Wednesday, February 01, 2017

Happy birthday, Bao Phi!

Happy birthday to Bao Phi, who's been a wonderful friend and figure with tremendous impact on my life since I first met him at a reading at Macalester College in Minnesota shortly at the beginning of the century.

A Vietnamese American performance poet since 1991, Bao Phi has been a two-time Minnesota Grand Slam champion and a National Poetry Slam finalist, and appeared on the HBO series Russell Simmons Presents Def Poetry. With an extensive background in Asian American activism, his work has been featured in Screaming Monkeys, and Spoken Word Revolution Redux. His poetry on CD includes Refugeography and The Nguyens EP.

He performs across the country, and serves as an acclaimed community organizer. For all of the time I've known him he's worked at the Loft Literary Center, where he particularly creates and operates programs for artists and audiences of color. His series, Equilibrium, recently won the Minnesota Council of Nonprofits Anti-Racism Initiative Award. Sông I Sing is his first book and this year he will be releasing  Thousand Star Hotel, which I'm looking forward to.

Hie work was selected for the 2006 Best American Poetry, chosen by Billy Collins, former poet laureate of the United States. He was also a featured listener in the award-winning documentary film The Listening Project.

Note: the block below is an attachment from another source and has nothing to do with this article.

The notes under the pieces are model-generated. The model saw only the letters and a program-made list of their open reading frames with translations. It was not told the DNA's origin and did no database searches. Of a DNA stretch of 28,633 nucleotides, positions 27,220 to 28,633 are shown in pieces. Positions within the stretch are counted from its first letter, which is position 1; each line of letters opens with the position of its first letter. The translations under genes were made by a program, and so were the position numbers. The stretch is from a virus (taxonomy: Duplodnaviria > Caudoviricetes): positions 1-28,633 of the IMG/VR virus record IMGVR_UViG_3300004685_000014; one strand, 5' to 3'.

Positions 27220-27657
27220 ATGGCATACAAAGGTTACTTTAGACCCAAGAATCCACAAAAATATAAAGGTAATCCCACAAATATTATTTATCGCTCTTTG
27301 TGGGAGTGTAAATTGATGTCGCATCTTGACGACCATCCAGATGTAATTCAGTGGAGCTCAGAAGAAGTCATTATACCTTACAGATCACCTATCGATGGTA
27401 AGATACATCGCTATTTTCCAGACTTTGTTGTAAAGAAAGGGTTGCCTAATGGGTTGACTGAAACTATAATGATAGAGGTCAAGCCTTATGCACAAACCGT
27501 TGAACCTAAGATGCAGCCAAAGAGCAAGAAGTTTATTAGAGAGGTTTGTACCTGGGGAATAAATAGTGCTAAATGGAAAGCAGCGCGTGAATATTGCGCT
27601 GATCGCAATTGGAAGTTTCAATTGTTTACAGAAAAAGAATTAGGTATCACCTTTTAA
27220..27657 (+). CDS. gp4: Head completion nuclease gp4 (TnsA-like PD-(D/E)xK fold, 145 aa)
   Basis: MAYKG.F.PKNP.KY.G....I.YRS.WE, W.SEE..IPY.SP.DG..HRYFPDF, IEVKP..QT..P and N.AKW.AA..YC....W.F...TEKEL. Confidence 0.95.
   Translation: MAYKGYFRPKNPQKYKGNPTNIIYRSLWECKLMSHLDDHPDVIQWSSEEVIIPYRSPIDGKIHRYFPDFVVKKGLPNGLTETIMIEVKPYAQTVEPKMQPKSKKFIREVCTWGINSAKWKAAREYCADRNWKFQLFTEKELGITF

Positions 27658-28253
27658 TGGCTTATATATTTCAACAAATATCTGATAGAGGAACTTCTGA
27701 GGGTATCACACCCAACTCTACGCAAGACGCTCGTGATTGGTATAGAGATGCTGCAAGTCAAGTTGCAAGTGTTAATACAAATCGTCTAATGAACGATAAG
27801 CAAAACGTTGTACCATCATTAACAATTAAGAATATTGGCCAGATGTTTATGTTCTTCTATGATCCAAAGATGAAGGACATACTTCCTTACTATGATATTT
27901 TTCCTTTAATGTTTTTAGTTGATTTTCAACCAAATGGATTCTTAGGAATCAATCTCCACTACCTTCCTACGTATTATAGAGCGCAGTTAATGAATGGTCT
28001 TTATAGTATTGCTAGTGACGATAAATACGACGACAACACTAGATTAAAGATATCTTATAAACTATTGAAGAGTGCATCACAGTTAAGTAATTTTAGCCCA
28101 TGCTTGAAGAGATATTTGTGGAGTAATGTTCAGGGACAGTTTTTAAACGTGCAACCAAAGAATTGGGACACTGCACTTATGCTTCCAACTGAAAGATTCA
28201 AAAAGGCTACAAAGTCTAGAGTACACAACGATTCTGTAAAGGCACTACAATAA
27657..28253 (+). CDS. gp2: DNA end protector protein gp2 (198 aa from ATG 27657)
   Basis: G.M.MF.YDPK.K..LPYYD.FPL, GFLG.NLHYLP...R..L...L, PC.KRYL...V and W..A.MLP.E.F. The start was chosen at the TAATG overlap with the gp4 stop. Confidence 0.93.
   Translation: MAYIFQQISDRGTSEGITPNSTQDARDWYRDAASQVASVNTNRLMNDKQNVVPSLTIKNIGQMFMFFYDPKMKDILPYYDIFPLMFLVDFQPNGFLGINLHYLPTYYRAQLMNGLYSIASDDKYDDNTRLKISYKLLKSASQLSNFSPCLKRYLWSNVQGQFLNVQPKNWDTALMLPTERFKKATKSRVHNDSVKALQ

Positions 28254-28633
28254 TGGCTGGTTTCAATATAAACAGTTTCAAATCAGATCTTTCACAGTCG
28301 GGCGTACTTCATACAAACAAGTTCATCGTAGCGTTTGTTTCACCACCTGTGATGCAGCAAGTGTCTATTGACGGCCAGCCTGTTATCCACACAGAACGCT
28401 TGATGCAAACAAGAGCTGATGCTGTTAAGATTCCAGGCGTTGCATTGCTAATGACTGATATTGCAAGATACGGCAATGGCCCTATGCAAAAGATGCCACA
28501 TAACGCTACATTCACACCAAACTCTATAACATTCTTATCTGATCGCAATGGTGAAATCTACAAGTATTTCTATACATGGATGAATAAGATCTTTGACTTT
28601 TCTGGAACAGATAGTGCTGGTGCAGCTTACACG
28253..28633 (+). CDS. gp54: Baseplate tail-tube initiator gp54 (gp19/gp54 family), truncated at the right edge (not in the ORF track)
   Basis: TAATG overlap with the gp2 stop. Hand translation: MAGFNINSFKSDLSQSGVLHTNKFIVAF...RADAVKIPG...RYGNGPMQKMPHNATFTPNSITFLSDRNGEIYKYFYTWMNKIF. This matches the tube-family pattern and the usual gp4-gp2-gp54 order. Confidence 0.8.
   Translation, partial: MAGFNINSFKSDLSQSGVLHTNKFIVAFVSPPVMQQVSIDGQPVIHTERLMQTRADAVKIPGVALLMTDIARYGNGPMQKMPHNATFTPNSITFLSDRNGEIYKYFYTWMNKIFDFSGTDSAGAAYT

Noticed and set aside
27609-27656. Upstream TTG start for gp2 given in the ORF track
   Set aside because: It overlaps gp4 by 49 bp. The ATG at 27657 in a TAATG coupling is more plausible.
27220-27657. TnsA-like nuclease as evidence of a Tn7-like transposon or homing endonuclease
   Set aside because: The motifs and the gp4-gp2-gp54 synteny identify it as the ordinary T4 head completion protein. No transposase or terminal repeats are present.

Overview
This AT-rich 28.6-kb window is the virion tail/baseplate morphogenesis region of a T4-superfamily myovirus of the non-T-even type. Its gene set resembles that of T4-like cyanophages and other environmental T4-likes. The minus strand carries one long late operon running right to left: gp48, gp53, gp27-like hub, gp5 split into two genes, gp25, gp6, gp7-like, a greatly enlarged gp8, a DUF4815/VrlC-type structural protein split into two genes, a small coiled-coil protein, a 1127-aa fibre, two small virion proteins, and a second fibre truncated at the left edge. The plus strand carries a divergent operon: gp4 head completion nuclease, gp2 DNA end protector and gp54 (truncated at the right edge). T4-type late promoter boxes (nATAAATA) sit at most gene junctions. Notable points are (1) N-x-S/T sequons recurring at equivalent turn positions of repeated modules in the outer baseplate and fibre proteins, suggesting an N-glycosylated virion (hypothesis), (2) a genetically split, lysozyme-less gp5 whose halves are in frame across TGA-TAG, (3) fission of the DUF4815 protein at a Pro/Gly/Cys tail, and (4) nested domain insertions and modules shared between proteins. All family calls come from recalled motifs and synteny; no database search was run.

I often point to his poem Godzilla Sestina as an example of the engaging directions that speculative poetry can go, although I certainly would love to see him writing more of it in the years ahead. I've performed with him numerous times during the 2000s, particularly at UC San Diego in February, 2008.  We even put together a Nerds of Color party room at the Marscon convention one year with other local science fiction and fantasy fans in Minnesota.

Bao Phi was pivotal in making the first National Lao American Writers Summit possible as well as many other historic readings and gatherings of the Lao and Hmong American poets and writers in Minnesota, and I hope one day the literary histories of our community remember this.

He was particularly pivotal in introducing me to my now long-time collaborator and mentee Catzie Vilayphonh of Yellow Rage, and together he and I met figures such as Li-Young Lee, Gene Luen Yang and Frank Chin, and I deeply appreciate his support throughout the years.

He turns 42 this year, which I always think is a year for deep reflection of Life, the Universe and Everything, and I hope he finds answers as well as questions, going forward. His voice is needed now, more than ever.

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